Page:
Club Meeting: 30 November 2022
Report by: Kieran FitzGerald
Tonight’s demo promised to be a blockbuster of epic proportions, and Director Dave Gillard did not let us down, performing to a full opening night audience. The action packed show had it all – drama, comedy, suspense, and most of all, education. Due to the technical nature of much of the subject matter, this review will concentrate on those aspects that were actually understood by the writer. For those parts which are unwritten, I would say take the tools in your hands and give it a go – with practice, practice and more practice the techniques and skills will reveal themselves to you.
The show opened with a log half the size of California mounted between centres on the lathe. Of course it could have been a bigger log if the lathe was a Harvey. But this scene was to be anticlimactic, and Bryan M. predicted it immediately: “he’s not going to turn that, it would take him all night just to rough it round”. Sure enough, this was a leg pull. Dave unmounted the log, but did share with us the method he uses to safely drive extra large turnings. This consists of a custom 75mm faceplate with a 50mm long pipe welded to the centre, and three sharp spurs fashioned from bolts protruding through the faceplate screw holes. Initially between centres, a Vermec reversing live centre with chuck can be fitted at the tailstock end.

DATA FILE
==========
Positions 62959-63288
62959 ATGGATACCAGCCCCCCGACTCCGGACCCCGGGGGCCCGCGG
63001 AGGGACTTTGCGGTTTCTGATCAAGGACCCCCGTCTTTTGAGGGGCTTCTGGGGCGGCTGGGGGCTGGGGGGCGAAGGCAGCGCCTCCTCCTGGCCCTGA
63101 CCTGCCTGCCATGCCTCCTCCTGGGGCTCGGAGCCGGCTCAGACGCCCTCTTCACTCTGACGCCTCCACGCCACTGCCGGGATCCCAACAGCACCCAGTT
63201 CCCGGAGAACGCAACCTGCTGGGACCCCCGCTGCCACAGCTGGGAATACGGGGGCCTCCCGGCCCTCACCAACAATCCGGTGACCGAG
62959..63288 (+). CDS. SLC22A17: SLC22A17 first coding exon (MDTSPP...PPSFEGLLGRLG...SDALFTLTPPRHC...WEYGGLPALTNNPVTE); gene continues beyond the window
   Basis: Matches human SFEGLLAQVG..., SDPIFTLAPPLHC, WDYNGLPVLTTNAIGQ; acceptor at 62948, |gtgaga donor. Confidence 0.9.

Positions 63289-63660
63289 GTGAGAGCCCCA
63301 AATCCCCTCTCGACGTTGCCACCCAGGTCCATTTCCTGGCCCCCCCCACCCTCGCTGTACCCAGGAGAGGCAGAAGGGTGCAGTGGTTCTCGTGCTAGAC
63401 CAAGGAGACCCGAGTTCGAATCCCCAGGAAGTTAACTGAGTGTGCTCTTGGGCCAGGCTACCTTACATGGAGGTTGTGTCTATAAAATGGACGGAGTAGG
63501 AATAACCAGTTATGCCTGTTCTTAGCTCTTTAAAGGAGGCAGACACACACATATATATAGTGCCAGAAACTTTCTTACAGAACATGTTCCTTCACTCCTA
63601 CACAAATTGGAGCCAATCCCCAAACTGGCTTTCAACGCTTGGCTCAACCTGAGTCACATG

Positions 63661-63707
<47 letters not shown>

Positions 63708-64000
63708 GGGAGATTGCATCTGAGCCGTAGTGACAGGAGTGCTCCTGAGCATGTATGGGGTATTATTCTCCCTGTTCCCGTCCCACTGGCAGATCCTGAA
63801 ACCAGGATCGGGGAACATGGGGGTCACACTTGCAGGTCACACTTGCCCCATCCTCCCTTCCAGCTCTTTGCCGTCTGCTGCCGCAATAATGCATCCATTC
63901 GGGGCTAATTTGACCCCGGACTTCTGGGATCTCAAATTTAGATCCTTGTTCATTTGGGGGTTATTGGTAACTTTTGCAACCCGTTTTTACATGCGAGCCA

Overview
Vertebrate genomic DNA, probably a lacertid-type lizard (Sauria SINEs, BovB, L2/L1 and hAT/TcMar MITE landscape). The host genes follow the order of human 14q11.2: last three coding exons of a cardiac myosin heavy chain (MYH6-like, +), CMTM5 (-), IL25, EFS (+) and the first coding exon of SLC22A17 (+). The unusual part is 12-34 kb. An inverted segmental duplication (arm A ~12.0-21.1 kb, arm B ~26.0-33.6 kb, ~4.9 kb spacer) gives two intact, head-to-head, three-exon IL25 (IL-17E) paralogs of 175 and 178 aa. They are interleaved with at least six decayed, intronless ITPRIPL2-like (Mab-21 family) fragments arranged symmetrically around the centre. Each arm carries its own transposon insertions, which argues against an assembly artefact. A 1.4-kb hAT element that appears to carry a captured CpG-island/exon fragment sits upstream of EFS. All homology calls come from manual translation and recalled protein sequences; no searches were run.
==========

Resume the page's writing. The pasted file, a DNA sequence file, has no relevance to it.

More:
Getting down to business, the plot begins as Dave mounts a decent sized chunk of green magnolia – guessing about 360 long by 180 across. It is already partly rounded and has a spigot for 100mm power grip jaws. Taking a ½” bowl gouge Dave shapes the outside, without placing too much importance on form – the emphasis here is on hollowing. A hint when working with wet wood is to wax the bed, tool rest etc to offer a bit of protection against the moisture from the wood. Dave turned the head of the lathe about 30 degrees to give a better working position rather than having to lean over the bed. After cleaning up the top surface Dave removed the tailstock and bored a 30 – 40mm hole with a spindle gouge to start the hollowing. In an alternative take this could have been drilled out, in which case a grunty sized drill bit should be used. Dave uses two forstner bits, one of which has the point ground off so he can go deep into the bottom but still leave it flat.